For my own family, my son was diagnosed with Asperger's Syndrome at age 4. Not that many years ago he would have been "naughty" or "odd" or maybe "stupid". In fact, both the professionals working with him and we as his parents recognised that his brain simply works in a different way to that of a neurotypical person and so he was able to receive the correct diagnosis, avoid damaging labelling and with the right supports in place is thriving. As part of his diagnostic process, genetic testing was done which showed an abnormality which upon further investigation he inherited from my husband. The geneticists are not able to tell at this stage if this abnormality is in any way involved with his Aspergers or just a random quirk. What is interesting to me though is that my husband shows many similar personality traits and thought processes to my son and had a dreadful time at school. On a quick online test, he falls within the autistic spectrum but has chosen not to pursue formal diagnosis as he has a full, happy and productive life and doesn't feel there is any benefit to him of a diagnosis at this stage in his life. If he were feeling more affected by it, maybe he would be another adult swelling the numbers of people diagnosed with autism??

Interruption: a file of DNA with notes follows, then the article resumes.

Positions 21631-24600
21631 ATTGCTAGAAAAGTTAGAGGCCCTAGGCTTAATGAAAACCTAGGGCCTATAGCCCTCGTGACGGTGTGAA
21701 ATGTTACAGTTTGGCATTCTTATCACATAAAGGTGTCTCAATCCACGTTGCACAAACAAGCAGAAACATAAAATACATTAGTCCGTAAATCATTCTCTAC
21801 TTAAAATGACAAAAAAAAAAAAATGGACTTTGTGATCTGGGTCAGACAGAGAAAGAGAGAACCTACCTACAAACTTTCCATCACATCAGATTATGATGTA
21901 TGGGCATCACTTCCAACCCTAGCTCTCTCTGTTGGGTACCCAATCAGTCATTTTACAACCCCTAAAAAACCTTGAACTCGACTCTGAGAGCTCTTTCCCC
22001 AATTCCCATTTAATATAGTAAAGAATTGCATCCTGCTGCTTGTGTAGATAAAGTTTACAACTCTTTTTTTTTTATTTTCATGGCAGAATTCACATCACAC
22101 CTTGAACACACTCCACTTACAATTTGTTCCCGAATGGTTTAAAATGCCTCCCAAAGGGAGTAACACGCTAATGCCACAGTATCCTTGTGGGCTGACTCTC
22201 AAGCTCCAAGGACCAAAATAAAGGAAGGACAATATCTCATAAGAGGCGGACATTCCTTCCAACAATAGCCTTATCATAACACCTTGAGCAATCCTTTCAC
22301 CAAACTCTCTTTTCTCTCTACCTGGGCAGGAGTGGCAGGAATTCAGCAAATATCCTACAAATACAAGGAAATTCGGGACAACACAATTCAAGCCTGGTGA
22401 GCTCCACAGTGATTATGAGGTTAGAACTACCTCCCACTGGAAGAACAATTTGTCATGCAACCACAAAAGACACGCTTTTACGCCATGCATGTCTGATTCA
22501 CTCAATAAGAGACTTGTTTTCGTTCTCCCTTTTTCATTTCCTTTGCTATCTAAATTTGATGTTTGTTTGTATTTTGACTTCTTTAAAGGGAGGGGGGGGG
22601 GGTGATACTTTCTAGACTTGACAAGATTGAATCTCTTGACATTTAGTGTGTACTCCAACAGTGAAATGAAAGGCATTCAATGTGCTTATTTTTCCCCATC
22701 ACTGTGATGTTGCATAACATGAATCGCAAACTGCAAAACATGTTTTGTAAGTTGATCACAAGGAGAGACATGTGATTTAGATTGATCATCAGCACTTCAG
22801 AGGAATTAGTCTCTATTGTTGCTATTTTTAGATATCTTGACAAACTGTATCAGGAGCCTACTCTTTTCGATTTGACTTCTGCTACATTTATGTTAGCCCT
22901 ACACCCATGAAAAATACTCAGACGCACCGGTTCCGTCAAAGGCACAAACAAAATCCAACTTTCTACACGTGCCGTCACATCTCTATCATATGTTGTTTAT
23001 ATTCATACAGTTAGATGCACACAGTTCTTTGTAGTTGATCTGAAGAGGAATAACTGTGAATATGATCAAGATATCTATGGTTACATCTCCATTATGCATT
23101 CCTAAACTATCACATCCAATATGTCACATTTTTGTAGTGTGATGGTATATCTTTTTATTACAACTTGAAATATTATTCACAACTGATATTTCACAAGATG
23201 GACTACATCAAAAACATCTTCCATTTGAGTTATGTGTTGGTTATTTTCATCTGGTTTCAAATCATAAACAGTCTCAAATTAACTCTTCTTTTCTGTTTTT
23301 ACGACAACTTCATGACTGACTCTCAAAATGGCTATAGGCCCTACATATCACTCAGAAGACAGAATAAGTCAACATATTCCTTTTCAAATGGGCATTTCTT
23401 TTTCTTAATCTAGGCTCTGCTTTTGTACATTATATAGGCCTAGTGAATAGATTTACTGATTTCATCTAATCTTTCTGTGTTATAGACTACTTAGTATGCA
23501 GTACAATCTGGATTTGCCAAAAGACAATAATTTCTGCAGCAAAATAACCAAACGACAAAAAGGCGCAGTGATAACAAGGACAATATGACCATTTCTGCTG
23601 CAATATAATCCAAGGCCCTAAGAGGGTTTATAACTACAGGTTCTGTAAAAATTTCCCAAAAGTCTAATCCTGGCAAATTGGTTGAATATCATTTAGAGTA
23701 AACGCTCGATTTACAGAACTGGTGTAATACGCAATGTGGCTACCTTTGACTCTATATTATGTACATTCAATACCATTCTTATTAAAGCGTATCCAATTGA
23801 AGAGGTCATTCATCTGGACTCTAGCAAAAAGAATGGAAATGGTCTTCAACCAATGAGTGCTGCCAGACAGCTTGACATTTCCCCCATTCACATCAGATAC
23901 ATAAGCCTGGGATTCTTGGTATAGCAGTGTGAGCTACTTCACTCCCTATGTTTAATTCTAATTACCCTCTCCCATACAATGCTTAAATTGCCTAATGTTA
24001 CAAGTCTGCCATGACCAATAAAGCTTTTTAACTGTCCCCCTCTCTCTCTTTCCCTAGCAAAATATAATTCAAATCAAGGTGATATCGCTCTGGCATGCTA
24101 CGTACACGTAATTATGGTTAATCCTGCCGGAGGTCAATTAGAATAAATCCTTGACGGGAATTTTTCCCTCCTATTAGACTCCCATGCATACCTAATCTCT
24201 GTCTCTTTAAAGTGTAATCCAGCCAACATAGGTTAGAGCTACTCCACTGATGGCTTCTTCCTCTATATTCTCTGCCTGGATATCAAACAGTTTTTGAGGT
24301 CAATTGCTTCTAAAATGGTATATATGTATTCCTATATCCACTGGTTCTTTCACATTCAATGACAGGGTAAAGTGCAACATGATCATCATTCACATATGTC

And for what it's worth, I don't believe my son has been damaged by vaccines, environment , food or anything else. He was born the way he is and it is just part of who he is and how he functions. It makes life a little harder for him (and for us!) at times but he isn't damaged.
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                    • #11
                      I believe a lot of the difference is indeed in diagnosis. People not familiar with autism intimately tend to think of only the most severe cases. But a large % of autistic kids are completely mainstreamed and you would not know. You might just think them shy or odd.

                      20, even 10 years ago most of the milder cases and many of the moderate to severe would NOT have been diagnosed and I suspect they still would not be in the Amish community. At times, I wonder if my own husband in todays world would have been diagnosed mild Aspergers.